I’ve listened to it, and can report that the disc well produced and performed. As for the music itself, it’s often edgy and angular, and always has a strong sense of direction. As well, Ryan isn’t shy about wearing his influences on his sleeve: Stravinsky, Bartók, Messiaen and Lutosławski all make cameo appearances in his scores. And like all of those composers, Ryan is a master of orchestration.
One thing that strikes as remarkable about the series (beyond its mere existence, which is remarkable enough) is the virtual absence of Canada’s “Old Guard” composers, so far. Where are John Weinzweig, Serge Garant, Violet Archer, the Harrys (Somers and Freedman), etc., etc?
I decided to get in touch with Raymond Bisha at Naxos in New York. Bisha, a Canadian, is the company’s Director of Media Relations for North America, and the driving force behind this new project.
He began by assuring me that the Old Guard would be included in future releases. But to this he added a further thought: “I want the series to reflect on the living art-form It’s not an academic anthology – it’s about the excellence and vibrancy of the Canadian music that’s happening now.”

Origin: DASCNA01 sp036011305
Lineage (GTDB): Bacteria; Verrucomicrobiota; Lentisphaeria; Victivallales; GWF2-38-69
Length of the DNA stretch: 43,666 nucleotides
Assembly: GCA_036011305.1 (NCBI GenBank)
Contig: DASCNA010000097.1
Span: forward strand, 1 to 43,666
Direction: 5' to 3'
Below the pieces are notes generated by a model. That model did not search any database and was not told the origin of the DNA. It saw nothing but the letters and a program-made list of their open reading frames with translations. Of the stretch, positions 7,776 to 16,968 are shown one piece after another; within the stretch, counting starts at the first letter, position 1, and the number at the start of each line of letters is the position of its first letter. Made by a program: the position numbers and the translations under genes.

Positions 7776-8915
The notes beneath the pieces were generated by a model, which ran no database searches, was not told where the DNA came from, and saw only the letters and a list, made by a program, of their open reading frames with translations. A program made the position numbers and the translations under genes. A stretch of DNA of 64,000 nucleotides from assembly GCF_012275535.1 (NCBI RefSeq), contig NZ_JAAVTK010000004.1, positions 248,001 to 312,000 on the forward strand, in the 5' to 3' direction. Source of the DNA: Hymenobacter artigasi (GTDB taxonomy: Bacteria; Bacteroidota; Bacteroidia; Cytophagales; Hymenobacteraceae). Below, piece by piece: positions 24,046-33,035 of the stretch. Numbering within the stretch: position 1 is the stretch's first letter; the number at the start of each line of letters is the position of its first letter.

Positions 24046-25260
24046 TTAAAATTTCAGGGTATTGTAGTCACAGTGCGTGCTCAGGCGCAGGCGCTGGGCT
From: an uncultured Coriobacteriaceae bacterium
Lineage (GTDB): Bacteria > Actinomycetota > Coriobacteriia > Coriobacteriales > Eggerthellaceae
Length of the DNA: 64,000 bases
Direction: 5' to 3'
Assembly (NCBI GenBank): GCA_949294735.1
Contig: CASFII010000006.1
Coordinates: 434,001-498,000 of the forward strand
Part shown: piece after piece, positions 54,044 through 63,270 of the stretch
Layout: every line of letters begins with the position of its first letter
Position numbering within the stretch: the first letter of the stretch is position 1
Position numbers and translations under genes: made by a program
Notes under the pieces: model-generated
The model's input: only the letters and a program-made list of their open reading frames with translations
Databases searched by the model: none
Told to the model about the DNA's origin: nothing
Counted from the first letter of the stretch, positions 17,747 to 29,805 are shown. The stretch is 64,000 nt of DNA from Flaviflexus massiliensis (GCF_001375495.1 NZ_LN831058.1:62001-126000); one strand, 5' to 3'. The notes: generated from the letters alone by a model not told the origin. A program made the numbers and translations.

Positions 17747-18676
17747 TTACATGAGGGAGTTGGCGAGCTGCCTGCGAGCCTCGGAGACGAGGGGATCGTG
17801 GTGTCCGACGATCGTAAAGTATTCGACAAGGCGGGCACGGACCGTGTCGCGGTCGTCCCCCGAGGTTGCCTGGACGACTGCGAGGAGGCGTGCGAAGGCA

In other words, what Naxos is trying to do is offer a descriptive, rather than prescriptive, image of Canadian music. Partly, this approach is based on economic necessity: Bisha doesn’t have the budget to hire ensembles and tell them what he wants to record; rather, he has to work with what musicians are already doing. That, he explained, was how the first disc was made: the VSO was already in the process of recording Ryan’s music when Naxos picked it up.
Exigencies aside, it’s an intriguing idea. In Canada, our institutions sometimes take a prescriptive approach to defining which of our composers “count.” Let’s see what a descriptive approach turns up.
Bisha also tells me that he hopes to bring out six to eight Canadian Classics discs per year – and that he’d like to find a corporate sponsor for the series. Are any bank presidents reading these words?
© Colin Eatock 2011